Seven political parties remain eligible to contest the 2022 General Elections after the Electoral Commission dismissed an appeal by the deregistered HOPE party.
The deregistered party had sought redress with the EC on 24 February after the Registrar of Parties Mohammed Saneem removed them from the register of parties 14 days earlier after it failed to submit its audited accounts for 2020 as per electoral laws.
“After hearing from both of the parties, the Electoral Commission has noted that the party had contravened section 26(2) of the Act and it does not find that the Registrar, having allowed over seven months to party to remedy the breach, had not acted unreasonably,” the EC said in a statement.
Section 26(2) of the Act provides that parties must submit their audited accounts within three months after the end of each financial year, a provision that the deregistered party said it could not comply with because they were unable to find an auditor despite being given additional time.
The commission insists the onus is on the party officials “to ensure adherence to financial disclosure laws and in this case, critical disclosures were not filed within the time required by law.”
The decision by the EC comes after a hearing on 25 February that heard submissions from both the deregistered party and the registrar.
Commission member Jawahar Lal chaired the meeting after EC chair Mukesh Nand recused himself from the hearing because his law firm was currently handling another matter involving the appellant.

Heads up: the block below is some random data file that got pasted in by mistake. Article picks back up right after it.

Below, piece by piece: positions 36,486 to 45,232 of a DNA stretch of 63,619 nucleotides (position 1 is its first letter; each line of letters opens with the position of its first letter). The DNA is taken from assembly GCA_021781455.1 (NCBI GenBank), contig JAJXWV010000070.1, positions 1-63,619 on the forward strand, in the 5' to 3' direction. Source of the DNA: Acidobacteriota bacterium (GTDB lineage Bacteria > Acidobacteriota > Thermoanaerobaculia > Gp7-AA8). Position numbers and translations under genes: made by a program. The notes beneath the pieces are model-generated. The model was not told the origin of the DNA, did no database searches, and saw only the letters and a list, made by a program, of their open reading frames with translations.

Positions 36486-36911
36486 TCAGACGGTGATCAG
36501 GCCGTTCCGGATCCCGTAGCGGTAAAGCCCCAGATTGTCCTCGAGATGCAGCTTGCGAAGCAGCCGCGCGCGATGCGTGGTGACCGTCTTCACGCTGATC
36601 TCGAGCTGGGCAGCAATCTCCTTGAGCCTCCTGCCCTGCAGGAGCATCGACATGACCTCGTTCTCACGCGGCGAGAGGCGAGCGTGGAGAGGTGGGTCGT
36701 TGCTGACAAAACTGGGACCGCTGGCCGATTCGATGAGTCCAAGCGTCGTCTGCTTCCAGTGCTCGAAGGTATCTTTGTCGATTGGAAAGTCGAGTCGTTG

In their submission, the deregistered party said that they could not comply with the law because they were unable to secure the services of an audit firm, that the registrar could have exercised his powers and applied section 26(3) of the Act to get the accounts audited by the Auditor General of another auditor of his choice, and that the EC should set aside the registrar’s decision.
The registrar in response submitted that the party by its own admission acknowledged having breached the act, despite being given seven months since the expiration of the stipulated timeframe to comply. The registrar also submitted that he is not required by law to order an audit under section 26(3) of the act in cases where he has invoked section 19 of the Act. He also submitted that after crossing another financial year being 2021, the matter got more compounded because the second audit now is due under the law and there is [a] continued breach.
“After considering submissions from both the HOPE leader Ms. Tupou Draunidalo and the Registrar of Political Parties, the Electoral Commission made the decision to dismiss the appeal.”
The EC’s decision can be accessed via the link: http://www.electoralcommission.org.fj/wp-content/uploads/2022/03/Decision-of-the-appeal.pdf
The decision also means that the seven registered and eligible parties to contest the 2022 General Elections are the FijiFirst governing party, SODELPA, National Federation Party, the Fiji Labour Party, Unity Fiji, Freedom Alliance Party, and the People’s Alliance party.